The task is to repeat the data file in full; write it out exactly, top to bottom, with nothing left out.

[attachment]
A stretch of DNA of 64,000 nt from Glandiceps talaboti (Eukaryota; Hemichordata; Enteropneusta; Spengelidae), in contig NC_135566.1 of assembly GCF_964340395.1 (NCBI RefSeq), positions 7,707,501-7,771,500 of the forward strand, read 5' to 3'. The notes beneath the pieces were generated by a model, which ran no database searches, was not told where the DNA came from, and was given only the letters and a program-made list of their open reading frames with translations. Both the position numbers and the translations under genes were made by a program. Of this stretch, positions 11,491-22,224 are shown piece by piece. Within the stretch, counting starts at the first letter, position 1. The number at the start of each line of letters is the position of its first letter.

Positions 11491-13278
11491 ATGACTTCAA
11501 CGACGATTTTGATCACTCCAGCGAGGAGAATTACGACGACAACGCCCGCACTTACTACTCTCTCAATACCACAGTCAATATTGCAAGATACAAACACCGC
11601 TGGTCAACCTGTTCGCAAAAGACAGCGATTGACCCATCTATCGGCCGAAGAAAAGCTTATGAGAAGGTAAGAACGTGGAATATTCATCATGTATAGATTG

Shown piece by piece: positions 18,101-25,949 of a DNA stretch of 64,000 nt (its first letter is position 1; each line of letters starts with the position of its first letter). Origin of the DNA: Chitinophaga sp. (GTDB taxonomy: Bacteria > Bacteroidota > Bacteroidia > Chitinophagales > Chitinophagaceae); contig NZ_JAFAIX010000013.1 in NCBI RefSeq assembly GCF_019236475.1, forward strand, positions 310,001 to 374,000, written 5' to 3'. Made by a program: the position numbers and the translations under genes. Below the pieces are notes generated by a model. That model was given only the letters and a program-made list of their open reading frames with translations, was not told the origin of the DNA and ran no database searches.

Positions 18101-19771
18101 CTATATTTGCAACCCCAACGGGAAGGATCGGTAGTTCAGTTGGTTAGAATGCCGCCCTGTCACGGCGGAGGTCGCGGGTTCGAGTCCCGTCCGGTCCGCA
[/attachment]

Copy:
A stretch of DNA of 64,000 nt from Glandiceps talaboti (Eukaryota; Hemichordata; Enteropneusta; Spengelidae), in contig NC_135566.1 of assembly GCF_964340395.1 (NCBI RefSeq), positions 7,707,501-7,771,500 of the forward strand, read 5' to 3'. The notes beneath the pieces were generated by a model, which ran no database searches, was not told where the DNA came from, and was given only the letters and a program-made list of their open reading frames with translations. Both the position numbers and the translations under genes were made by a program. Of this stretch, positions 11,491-22,224 are shown piece by piece. Within the stretch, counting starts at the first letter, position 1. The number at the start of each line of letters is the position of its first letter.

Positions 11491-13278
11491 ATGACTTCAA
11501 CGACGATTTTGATCACTCCAGCGAGGAGAATTACGACGACAACGCCCGCACTTACTACTCTCTCAATACCACAGTCAATATTGCAAGATACAAACACCGC
11601 TGGTCAACCTGTTCGCAAAAGACAGCGATTGACCCATCTATCGGCCGAAGAAAAGCTTATGAGAAGGTAAGAACGTGGAATATTCATCATGTATAGATTG

Shown piece by piece: positions 18,101-25,949 of a DNA stretch of 64,000 nt (its first letter is position 1; each line of letters starts with the position of its first letter). Origin of the DNA: Chitinophaga sp. (GTDB taxonomy: Bacteria > Bacteroidota > Bacteroidia > Chitinophagales > Chitinophagaceae); contig NZ_JAFAIX010000013.1 in NCBI RefSeq assembly GCF_019236475.1, forward strand, positions 310,001 to 374,000, written 5' to 3'. Made by a program: the position numbers and the translations under genes. Below the pieces are notes generated by a model. That model was given only the letters and a program-made list of their open reading frames with translations, was not told the origin of the DNA and ran no database searches.

Positions 18101-19771
18101 CTATATTTGCAACCCCAACGGGAAGGATCGGTAGTTCAGTTGGTTAGAATGCCGCCCTGTCACGGCGGAGGTCGCGGGTTCGAGTCCCGTCCGGTCCGCA